This week, a truly remarkable exhibit opened at the S.C. State Museum
that explores the miraculous capabilities and destructive pitfalls of the human body in an extraordinary way: by using authentic human bodies to explore the body’s systems in detail and to educate the public about their own health.
BODY WORLDS Vital
is the latest installment of Dr. Gunther von Hagens’ Human Saga project. Dr. Hagens developed a process called “plastination” in the 1970s, which allows human tissue to be preserved perfectly by replacing their fats and fluids with resins and polymers.
I know that to some it might sound a little macabre or even disrespectful to display real human bodies in a museum. It’s important to know that the bodies used in the show were obtained through a donation program set up in the 1980s by Dr. Hagen. The people who donated their bodies were committed to educating people about their health and well being, and the exhibit has been created with a wonderful sense of reverence and awe for the miracle of the human body.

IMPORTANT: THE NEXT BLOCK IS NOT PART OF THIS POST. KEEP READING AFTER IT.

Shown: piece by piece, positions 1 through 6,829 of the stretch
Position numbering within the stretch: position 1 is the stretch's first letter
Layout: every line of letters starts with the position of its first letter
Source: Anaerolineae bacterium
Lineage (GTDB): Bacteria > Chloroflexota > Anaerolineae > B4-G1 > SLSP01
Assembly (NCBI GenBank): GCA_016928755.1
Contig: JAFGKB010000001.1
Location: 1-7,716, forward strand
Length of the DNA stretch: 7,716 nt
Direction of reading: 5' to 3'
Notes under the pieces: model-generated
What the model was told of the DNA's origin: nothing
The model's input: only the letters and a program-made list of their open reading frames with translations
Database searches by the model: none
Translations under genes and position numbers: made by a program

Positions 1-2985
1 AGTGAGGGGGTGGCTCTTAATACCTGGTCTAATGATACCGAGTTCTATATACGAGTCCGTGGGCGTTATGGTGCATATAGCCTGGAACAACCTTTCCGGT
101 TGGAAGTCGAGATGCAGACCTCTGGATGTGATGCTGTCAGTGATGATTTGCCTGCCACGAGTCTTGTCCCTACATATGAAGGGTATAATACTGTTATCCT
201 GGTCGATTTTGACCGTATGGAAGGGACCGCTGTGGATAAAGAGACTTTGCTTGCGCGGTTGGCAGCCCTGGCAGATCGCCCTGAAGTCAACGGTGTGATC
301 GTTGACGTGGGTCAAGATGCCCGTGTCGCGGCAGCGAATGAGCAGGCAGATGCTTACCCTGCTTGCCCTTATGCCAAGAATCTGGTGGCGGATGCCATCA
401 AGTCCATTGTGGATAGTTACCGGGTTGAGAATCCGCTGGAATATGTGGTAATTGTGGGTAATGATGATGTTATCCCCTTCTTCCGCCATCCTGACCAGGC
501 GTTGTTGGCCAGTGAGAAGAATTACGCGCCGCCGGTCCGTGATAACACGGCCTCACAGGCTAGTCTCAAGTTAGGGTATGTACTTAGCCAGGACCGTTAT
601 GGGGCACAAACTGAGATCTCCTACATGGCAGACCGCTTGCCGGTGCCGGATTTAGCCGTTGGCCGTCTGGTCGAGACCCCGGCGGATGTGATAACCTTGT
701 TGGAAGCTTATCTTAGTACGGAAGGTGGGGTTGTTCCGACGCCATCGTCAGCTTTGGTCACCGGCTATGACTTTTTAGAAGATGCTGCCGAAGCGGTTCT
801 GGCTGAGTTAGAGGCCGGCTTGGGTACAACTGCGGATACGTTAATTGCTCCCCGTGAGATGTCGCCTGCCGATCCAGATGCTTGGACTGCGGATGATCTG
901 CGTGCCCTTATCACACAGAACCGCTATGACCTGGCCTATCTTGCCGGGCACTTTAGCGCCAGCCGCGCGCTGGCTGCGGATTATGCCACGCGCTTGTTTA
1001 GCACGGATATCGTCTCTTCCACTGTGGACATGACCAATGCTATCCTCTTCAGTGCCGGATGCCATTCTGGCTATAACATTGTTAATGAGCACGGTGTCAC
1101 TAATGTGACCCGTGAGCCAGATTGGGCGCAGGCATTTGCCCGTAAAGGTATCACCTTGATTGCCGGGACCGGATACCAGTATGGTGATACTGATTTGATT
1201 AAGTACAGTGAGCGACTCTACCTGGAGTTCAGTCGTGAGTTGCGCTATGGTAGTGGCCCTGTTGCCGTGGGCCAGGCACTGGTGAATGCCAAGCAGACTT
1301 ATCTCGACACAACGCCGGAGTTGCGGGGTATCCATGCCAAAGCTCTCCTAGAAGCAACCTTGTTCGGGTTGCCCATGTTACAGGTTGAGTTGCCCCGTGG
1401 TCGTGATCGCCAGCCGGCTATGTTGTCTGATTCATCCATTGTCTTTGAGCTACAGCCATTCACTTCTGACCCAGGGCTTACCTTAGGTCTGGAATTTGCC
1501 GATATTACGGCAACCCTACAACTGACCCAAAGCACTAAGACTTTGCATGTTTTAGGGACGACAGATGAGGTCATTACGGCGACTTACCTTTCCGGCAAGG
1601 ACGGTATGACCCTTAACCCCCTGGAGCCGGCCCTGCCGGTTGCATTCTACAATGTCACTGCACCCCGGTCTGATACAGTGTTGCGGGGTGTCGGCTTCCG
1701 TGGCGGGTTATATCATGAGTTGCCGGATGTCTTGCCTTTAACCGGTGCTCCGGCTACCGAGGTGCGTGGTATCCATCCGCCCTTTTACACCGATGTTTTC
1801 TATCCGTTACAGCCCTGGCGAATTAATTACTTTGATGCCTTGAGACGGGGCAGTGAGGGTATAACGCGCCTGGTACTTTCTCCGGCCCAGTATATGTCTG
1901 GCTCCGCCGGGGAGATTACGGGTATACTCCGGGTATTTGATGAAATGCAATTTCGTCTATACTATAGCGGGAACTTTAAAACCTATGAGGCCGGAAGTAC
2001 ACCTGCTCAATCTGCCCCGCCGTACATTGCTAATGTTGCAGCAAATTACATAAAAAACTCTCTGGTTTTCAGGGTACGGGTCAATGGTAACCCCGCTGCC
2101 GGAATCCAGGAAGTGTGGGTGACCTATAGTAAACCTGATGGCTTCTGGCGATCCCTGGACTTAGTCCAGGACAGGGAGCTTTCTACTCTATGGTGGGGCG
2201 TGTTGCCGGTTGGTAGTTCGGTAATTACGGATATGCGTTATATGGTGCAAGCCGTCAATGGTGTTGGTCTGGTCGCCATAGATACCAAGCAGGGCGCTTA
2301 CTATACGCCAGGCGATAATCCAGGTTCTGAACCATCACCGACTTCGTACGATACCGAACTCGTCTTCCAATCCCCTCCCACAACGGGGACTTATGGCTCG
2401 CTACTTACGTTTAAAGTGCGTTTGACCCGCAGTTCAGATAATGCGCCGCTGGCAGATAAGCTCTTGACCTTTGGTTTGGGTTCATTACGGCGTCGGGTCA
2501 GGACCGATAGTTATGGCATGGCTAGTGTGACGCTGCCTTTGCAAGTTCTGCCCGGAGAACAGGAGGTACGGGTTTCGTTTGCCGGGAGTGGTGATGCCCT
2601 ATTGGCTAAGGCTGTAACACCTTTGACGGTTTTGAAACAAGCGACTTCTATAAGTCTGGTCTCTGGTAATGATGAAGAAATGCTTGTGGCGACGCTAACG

BODY WORLDS Vital seeks to evoke that sense of awe in us, the viewers, and by doing so persuade us to take better care of ourselves. The bodies in the show are posed in feats of great athleticism, showing us the immense potential that lies within each of us.
At the same time, preserved organs show us the results of our bad habits. Everyone needs to see the juxtaposition of a non-smoker’s healthy lungs beside the hard, blackened lungs of a lifetime smoker. The message is clearer than that in any anti-smoking campaign and is driven home by the fact that this is not an artist’s rendition. The humanity of the donors behind the specimens drives home the show’s message that we need to cherish and protect our amazingly intricate, powerful, and yet delicate bodies by adopting a healthy lifestyle.
BODY WORLDS Vital will run now through April 15 at the S.C. State Museum. Admission is $11 for adults, $9 for senior citizens and $7 for ages 3-12, in addition to general museum admission.
Obviously, the bodies on display are “anatomically correct” and viewing the authentic human specimens requires sensitivity, so parents planning on attending the exhibit with their children should prepare them for what they will see there. The museum recommends BODY WORLDS Vital for kids in grades 5 and higher, and the museum also asks that those younger than 17 be accompanied by a responsible adult.
For more information and to purchase tickets, click here